Author Topic: 1931 James/villiers  (Read 2791 times)

Offline 33d6

  • Advanced Member
  • ***
  • Posts: 697
  • Karma: +22/-2
  • I love YaBB 1G - SP1!
    • View Profile
Re: 1931 James/villiers
« Reply #15 on: August 01, 2017, 08:54:40 AM »
I've circled around electronic ignition a few times but eventually concluded it wasn't worth the bother. The standard Villiers magneto can be made very reliable with little drama and parts are readily available so why change? It's not as if we're playing with a high revving screamer.
 I'd forgotten about the Barnstormers site. I have that particular Albion box in a 1930 1E powered Radco but it's a long time since I've looked inside. The Radco is one of those bikes where the artists illustration in the catalogue looks good but it's not a pretty thing in the flesh; very gawky and inelegant. It's been hiding at a mates farm for several years now. It's very much an ugly duckling which isn't going to turn into a swan when it grows up.
Have you started on the carb yet? They are also remarkably simple and easy once you learn the Villiers way and realise everything you've learned about any other carb is just a handicap. I can see you have a lever throttle so at least you won't get bogged down in the "It won't idle" nonsense.

Cheers,

Offline iansoady

  • Advanced Member
  • ***
  • Posts: 397
  • Karma: +4/-0
    • View Profile
    • Email
Re: 1931 James/villiers
« Reply #16 on: August 01, 2017, 10:36:59 AM »
Looks very nice.
Ian
1952 Norton ES2
1982 Moto Guzzi V50

Offline ScottT63

  • Advanced Member
  • ***
  • Posts: 15
  • Karma: +0/-0
    • View Profile
Re: 1931 James/villiers
« Reply #17 on: August 01, 2017, 11:00:46 PM »
I've circled around electronic ignition a few times but eventually concluded it wasn't worth the bother. The standard Villiers magneto can be made very reliable with little drama and parts are readily available so why change?
Have you started on the carb yet? They are also remarkably simple and easy once you learn the Villiers way and realise everything you've learned about any other carb is just a handicap.

I went with the electronic ignition for my Cadet because it offered a 12v conversion as part of the system. I live near the Lake District and there are miles and miles of great little roads that just suit the cadets 35-45mph speed, none of them have street lights on and i do like to be out riding it in evenings after work, often getting carried away and returning home in the dark so having 12v lights was an essential for me, the ignition conversion seemed the ideal way to go about it, and it gives me the option of fitting indicators at a later date as its a bike that gets used a lot.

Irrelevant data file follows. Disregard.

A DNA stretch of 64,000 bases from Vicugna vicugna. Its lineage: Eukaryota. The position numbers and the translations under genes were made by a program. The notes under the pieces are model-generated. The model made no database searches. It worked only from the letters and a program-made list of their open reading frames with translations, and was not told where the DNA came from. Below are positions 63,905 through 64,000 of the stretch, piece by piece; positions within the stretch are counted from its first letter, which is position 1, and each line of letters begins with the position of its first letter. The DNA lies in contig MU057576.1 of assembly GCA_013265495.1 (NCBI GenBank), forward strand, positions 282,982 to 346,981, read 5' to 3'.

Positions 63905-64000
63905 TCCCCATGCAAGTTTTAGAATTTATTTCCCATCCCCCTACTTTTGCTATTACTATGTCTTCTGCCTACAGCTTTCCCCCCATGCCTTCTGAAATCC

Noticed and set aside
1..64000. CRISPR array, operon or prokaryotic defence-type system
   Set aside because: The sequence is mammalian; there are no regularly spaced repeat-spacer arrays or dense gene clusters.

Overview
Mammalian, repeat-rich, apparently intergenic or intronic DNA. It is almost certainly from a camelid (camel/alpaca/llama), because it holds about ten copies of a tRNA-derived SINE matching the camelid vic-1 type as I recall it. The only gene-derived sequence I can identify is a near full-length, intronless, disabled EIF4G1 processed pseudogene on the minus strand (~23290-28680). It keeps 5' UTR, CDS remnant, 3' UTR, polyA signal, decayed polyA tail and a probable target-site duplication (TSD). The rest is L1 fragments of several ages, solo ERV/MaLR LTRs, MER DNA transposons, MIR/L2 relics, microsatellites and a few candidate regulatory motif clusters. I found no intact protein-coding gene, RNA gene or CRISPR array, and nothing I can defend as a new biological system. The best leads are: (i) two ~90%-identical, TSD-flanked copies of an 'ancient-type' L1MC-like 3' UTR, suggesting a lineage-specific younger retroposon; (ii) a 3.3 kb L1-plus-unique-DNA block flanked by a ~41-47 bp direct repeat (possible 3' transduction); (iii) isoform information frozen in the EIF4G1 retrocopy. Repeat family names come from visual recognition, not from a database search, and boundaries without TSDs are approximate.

I got a manual from the National motorcycle museum on the carb, interesting reading.
At this moment in time i'm not sure if i'll keep the lever throttle or just use a normal throttle, i've never ridden a hand change before so the normal throttle might be better, i'll getting it running first then try it and decide.

Offline 33d6

  • Advanced Member
  • ***
  • Posts: 697
  • Karma: +22/-2
  • I love YaBB 1G - SP1!
    • View Profile
Re: 1931 James/villiers
« Reply #18 on: August 02, 2017, 01:34:04 AM »
Yes, the original Villiers literature makes interesting reading. It's finding out what they don't say that causes a little angst.

As you rightly imply using either a throttle lever or twistgrip is a personal choice. It just takes some riders a little time to appreciate that with a hand gear change a self closing twistgrip is a hindrance but it works just as well once you increase the friction loading so it replicates the lever characteristics. Hand signals are more relaxrd also.

As an aside I couldn't really appreciate at first why the VMCC started up their training days. Why did members need this? Eventually it sunk in that the controls have been standardised on modern bikes so todays riders never get any exposure to earlier layouts. I've had riders refuse offers to have a go on my old clunkers because thry lack confidence in the different control layout. It makes you realise how much the world has changed since our old dungers were standard fare.

Cheers,

Offline ScottT63

  • Advanced Member
  • ***
  • Posts: 15
  • Karma: +0/-0
    • View Profile
Re: 1931 James/villiers
« Reply #19 on: August 13, 2018, 11:49:12 PM »
Well its taken a while but i've got it finished.

Here is a video of it running https://www.youtube.com/watch?v=XTODelaCfsI&feature=youtu.be

Offline iansoady

  • Advanced Member
  • ***
  • Posts: 397
  • Karma: +4/-0
    • View Profile
    • Email
Re: 1931 James/villiers
« Reply #20 on: August 14, 2018, 10:19:23 AM »
Looks very tidy. Well done.
Ian
1952 Norton ES2
1982 Moto Guzzi V50

Offline 33d6

  • Advanced Member
  • ***
  • Posts: 697
  • Karma: +22/-2
  • I love YaBB 1G - SP1!
    • View Profile
Re: 1931 James/villiers
« Reply #21 on: August 15, 2018, 01:32:15 AM »
Thanks for coming back and showing us the finished article on the road. For all the queries that are answered here we get very little in the way of feedback. It's good to see a bike come together and being ridden.

Now it's running so well can we now have a photo of it taken at Lands End or John'O'Groats? It's more than capable of getting you there and back.

Offline john.k

  • Advanced Member
  • ***
  • Posts: 235
  • Karma: +1/-0
    • View Profile
    • Email
Re: 1931 James/villiers
« Reply #22 on: August 20, 2018, 12:53:14 PM »
The Newnes car books also have a chapter on the Albion gearboxes,and are far more common and cheaper  than anything bike related.The little lightweight 3speeder was used in a great many things,and you often still see them on small lathes.In fact Ive found some very hard to find boxes hidden on old scrap machine tools.